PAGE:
We live is an society where we accept an incredible level of wasted intellectual capital — creative intelligence threaded into a seeming infinity of projects such as creating more and better sensors to detect threats to our health and well-being — the terrorists are coming; the aliens are coming!! Problematically, this mindset also creates an absurd dualistic approach to our immediate environments.
On the one hand, we are bombarded with offers for products that promise to bolster our immune systems. Clearly, there are threats all around us from both the normally resident array of bacteria and viruses, and possibly also from covert threats such as those of which we are constantly reminded by public-service announcements (PSAs) pumped over the airwaves. Apparently, the combined message of these immune-bolstering product commercials and PSAs is that we should prepare ourselves against such normal and abnormal threats by depending upon the sophisticated biological system that has evolved for that purpose . . . but only if we strengthen it with supplements (which, of course “have not been evaluated by the FDA, yada yada”).
Remarkably, today's manufacturers are also enthusiastic about selling us cleansers that purport to kill the common bacteria in our environment. Strip our kitchens and bathrooms bare of every form of microbial life. After all, apparently, those other corporations who wish to sell us immune-system bolstering products are selling us a bill of goods; for our immune systems are clearly defenseless against the microbial world surrounding us. How can we have possibly made it to this point in evolutionary time with all these attacking vermin in our kitchens?
So where’s the middle ground, if there indeed is one? Probably not anywhere in the vicinity of either of these messages, I fear. First of all, it was because of those “vermin” and their evolutionary interactions with us and all the other organisms in their milieu that we evolved with the immune system that we, in fact, are blessed with. Evolution is, of course, contextual, as is everything else involving biological systems (excepting, apparently, human sociology). And the greater point about bacteria, immune systems, and the current mania about each of them, is that the problem ain’t coming from our kitchens, Martha, it's coming from the fact that by and large, a huge percentage of the planet’s population does NOT HAVE ANY KITCHEN, with a sink, with a faucet --- WITH CLEAN DRINKING WATER. When you're drinking water contaminated by the feces of humans and their animals, you have some serious bacterial exposure; and there is no kitchen or bathroom cleanser known to man that is about to correct that situation. Furthermore, a child’s semi-developed immune system is not going to be able to put up a decent fight, immune-bolstering food additives, notwithstanding.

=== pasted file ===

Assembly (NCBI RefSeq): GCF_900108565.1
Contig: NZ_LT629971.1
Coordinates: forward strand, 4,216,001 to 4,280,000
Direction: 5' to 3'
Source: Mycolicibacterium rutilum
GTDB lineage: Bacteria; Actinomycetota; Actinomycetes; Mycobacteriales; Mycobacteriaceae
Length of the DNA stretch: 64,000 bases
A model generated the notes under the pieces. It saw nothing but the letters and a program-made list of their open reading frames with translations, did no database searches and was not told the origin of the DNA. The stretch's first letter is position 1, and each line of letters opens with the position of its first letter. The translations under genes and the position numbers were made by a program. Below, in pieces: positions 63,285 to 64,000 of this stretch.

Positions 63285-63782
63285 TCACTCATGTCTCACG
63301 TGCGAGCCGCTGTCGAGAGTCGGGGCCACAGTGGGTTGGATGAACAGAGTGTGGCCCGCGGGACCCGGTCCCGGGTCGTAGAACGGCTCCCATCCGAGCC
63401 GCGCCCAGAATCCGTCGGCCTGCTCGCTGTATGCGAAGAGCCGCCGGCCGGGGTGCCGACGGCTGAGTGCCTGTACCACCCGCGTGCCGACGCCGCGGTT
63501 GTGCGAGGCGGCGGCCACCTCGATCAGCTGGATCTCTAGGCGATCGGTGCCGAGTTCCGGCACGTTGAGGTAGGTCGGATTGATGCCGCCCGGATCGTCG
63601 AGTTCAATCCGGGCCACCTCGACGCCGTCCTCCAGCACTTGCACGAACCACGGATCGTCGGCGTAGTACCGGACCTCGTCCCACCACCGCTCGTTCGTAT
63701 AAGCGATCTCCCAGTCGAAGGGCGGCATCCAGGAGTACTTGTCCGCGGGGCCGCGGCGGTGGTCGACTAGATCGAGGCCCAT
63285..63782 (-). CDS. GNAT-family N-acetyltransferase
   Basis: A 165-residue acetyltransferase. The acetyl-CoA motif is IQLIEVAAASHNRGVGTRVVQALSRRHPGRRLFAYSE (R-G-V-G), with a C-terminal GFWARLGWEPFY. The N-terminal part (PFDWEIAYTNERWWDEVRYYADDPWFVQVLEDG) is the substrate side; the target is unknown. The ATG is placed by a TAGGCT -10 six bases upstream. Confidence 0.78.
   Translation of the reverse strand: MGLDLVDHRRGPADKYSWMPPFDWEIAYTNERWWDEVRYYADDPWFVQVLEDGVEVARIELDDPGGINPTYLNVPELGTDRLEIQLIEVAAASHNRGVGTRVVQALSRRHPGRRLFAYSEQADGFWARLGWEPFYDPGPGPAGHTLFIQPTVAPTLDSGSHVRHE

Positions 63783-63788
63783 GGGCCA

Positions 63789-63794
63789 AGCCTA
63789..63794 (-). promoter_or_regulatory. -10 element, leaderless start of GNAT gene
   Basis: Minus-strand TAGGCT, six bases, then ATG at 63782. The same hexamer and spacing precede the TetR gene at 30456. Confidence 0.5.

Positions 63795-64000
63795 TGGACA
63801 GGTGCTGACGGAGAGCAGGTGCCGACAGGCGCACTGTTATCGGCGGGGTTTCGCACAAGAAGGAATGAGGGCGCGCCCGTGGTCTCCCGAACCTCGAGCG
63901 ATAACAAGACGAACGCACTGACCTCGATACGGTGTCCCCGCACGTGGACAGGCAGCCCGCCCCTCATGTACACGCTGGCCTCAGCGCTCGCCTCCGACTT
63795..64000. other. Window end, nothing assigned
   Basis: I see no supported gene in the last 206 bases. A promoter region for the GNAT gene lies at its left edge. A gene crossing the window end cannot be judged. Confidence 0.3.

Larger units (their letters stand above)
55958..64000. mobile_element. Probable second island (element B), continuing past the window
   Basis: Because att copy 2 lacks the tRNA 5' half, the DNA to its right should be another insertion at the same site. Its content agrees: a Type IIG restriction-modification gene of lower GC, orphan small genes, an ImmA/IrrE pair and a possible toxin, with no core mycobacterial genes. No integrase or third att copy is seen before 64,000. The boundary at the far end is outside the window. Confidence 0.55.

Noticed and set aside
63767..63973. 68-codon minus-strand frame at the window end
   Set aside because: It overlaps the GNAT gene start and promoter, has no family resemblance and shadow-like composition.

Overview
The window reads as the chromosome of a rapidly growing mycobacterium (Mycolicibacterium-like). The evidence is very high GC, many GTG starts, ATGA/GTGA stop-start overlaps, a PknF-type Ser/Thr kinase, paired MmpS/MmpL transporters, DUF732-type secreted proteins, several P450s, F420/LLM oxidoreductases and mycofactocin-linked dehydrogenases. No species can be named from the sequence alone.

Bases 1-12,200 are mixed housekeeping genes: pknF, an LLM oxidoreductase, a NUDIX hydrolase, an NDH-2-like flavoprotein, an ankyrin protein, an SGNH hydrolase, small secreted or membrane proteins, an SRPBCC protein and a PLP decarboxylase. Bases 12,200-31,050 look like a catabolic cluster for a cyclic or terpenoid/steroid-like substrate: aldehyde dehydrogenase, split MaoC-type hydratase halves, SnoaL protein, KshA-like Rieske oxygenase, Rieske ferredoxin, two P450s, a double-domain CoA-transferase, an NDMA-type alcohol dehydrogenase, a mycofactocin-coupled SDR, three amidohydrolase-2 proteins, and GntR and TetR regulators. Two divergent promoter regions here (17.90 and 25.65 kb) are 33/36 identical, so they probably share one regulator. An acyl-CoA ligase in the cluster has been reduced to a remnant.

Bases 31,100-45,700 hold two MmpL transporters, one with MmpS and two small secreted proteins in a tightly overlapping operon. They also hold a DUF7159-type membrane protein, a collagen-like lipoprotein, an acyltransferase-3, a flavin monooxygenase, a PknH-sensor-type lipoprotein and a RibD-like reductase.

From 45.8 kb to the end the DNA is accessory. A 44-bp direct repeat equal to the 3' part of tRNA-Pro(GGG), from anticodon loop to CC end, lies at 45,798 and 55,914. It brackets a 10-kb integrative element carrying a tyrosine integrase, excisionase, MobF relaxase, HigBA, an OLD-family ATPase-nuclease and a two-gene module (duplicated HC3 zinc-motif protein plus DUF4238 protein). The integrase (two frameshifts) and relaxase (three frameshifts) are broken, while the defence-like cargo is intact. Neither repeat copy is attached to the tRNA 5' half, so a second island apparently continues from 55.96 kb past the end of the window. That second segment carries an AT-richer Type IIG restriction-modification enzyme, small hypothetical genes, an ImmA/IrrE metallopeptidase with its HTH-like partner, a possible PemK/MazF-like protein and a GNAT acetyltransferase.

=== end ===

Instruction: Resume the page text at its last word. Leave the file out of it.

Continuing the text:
Are Americans and other first-world societies just a tad insularized from the central issue here . . . perhaps? Duuuh, ya think so?
Consider this message from the nonprofit group, Water Advocates: http://www.wateradvocates.org/ :
“More than 1.1 billion people lack access to safe water and 2.6 billion people lack even basic sanitary facilities. Diseases caused by unsafe drinking water and inadequate sanitation remain humanity’s most serious public health threat, causing 80% of the sicknesses in developing countries and annually killing between 2 and 5 million people, mainly young children.”
As a corollary to global climate change, which is likely to only exacerbate this problem because of its projected tendency to increase desertification, we are plainly screwed with the clean drinking water situation on planet earth at this moment in time. So let's cease being ugly Americans, stop supporting the idiotic, and for the most part (with a few exceptions), probably useless claims of immune system enhancement, and likewise, cease our support for the ridiculous number of dollars plunked down on the kitchen and bathroom cleansers. Vote with you're wallet — and with your pen and computer keyboard. Write your local and national politicians, and suggest that clean water become a priority in several fashions. First of all, pass and enforce statutes that require developers to demonstrate adequate water supplies before they are allowed to continue building commercial or residential units. Second, suggest that research into affordable technologies for converting brackish and contaminated water to drinking water be supported aggressively in state and congressional delegations. Several such nanotechnological initiatives are on the brink of successful application (particularly at our tax-dollar-funded national laboratories), but most of our politicians probably don't know enough about them to know that they need more-aggressive support and further engineering development. We all must be teachers; educate yourself, educate them.
Here are 2 links to those nanotechnology initiatives --- happy learning:
click here volunteer with your time and your wallet. In addition to Water Advocates, check out the completely volunteer-based, Global Water group: http://www.globalwater.org/ . The Sierra Club’s clean water page is likewise a good one: